Lingle hammered a hapless Medicine Bow team earlier in the day and was just leaving the Virginian Hotel as we pulled through town after a 29-2 win over Hanna Elk Mountain. Our driver slowed to about five miles an hour and the bus windows all slid open as the kids cranked up “Another Bites the Dust” on the bus sound system. Coaches and players both enjoyed the middle fingers flying from the Lingle players as we slowly drove by. It was a memorable moment for the Tigers.
Another blip in time had the Shoshoni Wranglers playing “Here I Go Again,” before games by Whitesnake. I’m not sure if the boys liked the song that much, but they loved the video of the late Tawny Kitaen in a white dress on a fast-moving sports car. Any guy with a pulse from 15 to 85 liked that one.
Perhaps the best basketball team in the last 50 years in Shoshoni came in the 1989-90 season, but we missed the state tournament by a single point in overtime.
Shane, Willard, Dak, Blaine, TJ, and John were the seniors on that squad, and they were huge Van Halen fans. “Jump” was the warmup song before every game.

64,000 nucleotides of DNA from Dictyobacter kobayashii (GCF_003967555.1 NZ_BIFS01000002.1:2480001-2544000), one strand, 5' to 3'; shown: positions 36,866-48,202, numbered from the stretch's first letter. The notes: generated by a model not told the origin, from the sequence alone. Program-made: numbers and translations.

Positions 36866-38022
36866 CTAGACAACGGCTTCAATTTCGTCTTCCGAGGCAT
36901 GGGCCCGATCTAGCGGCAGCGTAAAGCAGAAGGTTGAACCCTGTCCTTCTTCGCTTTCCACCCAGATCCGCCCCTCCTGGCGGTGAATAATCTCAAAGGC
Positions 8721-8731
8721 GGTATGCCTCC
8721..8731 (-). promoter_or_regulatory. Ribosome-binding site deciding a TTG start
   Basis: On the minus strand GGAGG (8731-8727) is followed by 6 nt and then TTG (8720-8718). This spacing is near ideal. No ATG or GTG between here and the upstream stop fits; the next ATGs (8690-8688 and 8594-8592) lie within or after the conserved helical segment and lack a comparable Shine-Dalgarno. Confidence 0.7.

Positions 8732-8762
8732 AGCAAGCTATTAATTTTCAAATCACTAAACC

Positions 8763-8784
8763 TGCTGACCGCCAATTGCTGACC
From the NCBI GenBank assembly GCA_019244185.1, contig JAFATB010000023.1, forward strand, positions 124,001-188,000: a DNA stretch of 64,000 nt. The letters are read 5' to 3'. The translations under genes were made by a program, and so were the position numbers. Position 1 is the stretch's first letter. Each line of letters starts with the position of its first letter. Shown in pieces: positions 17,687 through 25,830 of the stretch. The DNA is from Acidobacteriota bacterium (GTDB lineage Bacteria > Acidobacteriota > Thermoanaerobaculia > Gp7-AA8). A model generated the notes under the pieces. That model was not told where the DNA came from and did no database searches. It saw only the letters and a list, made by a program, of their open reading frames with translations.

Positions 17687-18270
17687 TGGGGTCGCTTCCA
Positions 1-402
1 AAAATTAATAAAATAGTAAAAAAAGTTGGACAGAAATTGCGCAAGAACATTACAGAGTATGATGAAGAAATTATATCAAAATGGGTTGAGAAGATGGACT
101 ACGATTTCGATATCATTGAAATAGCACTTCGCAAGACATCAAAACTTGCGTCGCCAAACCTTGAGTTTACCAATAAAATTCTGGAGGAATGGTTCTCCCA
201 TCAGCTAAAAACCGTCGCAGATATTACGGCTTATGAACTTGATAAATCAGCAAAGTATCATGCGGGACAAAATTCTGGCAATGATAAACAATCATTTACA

We went 14-6 on the season in a conference that was unbelievably balanced in talent, tenacity, and competitiveness. Aside from Wind River who was down that season, every other team was a contender. We played four overtime games that year and lost just the one to the Chiefs at Byron by a point.
“Jump” takes me back to those distant days every time I hear it, but so does Phil Collins singing, “In the Air Tonight.”
The boys often played that first, probably just to hear the iconic drumbeat.
Football occasionally had good soundtracks as well, but none could compete with the mix of 60s Rock and 65-73 Motown that my late friend Nancy Jones played at Leroy Sinner Field in Pavillion. Nancy had an ear for music, and a tremendous talent as a musician herself. Her Cougar football soundtrack was legendary.
Stadium, locker room, court, field, or track, all benefit from a little music.